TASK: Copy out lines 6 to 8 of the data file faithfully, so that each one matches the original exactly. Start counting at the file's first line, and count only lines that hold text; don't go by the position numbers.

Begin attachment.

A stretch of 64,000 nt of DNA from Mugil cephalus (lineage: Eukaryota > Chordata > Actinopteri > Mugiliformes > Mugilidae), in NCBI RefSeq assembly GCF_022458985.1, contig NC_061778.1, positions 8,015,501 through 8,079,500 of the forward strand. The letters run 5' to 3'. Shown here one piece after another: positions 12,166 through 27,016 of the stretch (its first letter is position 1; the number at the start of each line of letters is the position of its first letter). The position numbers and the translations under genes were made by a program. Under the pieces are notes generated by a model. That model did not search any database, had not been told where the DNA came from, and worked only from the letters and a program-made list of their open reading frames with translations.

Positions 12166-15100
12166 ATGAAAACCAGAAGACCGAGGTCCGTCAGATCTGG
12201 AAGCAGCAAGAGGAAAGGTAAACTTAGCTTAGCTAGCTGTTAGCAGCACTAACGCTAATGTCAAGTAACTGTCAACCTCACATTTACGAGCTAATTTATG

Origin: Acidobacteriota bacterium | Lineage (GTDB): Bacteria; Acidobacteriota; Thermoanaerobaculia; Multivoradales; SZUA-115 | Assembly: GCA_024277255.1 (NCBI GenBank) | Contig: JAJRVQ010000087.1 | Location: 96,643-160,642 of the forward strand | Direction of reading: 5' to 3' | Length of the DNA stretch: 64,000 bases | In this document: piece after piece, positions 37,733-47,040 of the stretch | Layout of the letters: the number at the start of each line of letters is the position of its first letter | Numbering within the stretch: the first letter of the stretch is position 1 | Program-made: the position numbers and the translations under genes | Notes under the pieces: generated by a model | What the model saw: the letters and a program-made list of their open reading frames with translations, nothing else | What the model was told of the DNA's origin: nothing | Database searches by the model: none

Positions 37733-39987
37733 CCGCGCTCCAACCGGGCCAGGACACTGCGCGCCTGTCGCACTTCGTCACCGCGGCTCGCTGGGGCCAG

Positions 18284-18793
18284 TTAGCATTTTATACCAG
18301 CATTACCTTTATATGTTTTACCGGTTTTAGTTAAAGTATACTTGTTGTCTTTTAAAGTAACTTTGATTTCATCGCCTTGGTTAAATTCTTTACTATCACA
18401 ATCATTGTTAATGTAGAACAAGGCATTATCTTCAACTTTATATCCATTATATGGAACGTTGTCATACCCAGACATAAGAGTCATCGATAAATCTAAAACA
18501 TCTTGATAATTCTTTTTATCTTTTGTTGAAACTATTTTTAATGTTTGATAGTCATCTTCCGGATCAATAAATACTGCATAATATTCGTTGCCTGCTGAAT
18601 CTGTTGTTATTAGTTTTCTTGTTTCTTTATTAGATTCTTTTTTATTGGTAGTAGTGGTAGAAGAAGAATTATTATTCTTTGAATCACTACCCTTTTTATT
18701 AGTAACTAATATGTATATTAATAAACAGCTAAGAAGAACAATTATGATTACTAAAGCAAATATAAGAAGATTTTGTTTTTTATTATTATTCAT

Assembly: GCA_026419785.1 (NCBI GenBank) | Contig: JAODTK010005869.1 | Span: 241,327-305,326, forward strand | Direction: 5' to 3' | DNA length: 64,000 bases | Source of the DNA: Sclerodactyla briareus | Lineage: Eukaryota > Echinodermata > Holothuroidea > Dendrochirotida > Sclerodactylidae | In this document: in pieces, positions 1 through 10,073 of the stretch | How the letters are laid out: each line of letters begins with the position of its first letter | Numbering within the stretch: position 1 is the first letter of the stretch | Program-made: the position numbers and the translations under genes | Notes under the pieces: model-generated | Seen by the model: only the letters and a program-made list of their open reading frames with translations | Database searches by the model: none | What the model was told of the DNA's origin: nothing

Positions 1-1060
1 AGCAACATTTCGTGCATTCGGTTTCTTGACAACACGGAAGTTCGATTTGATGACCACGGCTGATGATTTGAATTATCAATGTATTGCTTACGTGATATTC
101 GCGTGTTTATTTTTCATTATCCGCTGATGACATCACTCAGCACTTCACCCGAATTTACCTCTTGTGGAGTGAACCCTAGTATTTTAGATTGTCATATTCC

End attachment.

Positions 37733-39987
37733 CCGCGCTCCAACCGGGCCAGGACACTGCGCGCCTGTCGCACTTCGTCACCGCGGCTCGCTGGGGCCAG

Positions 18284-18793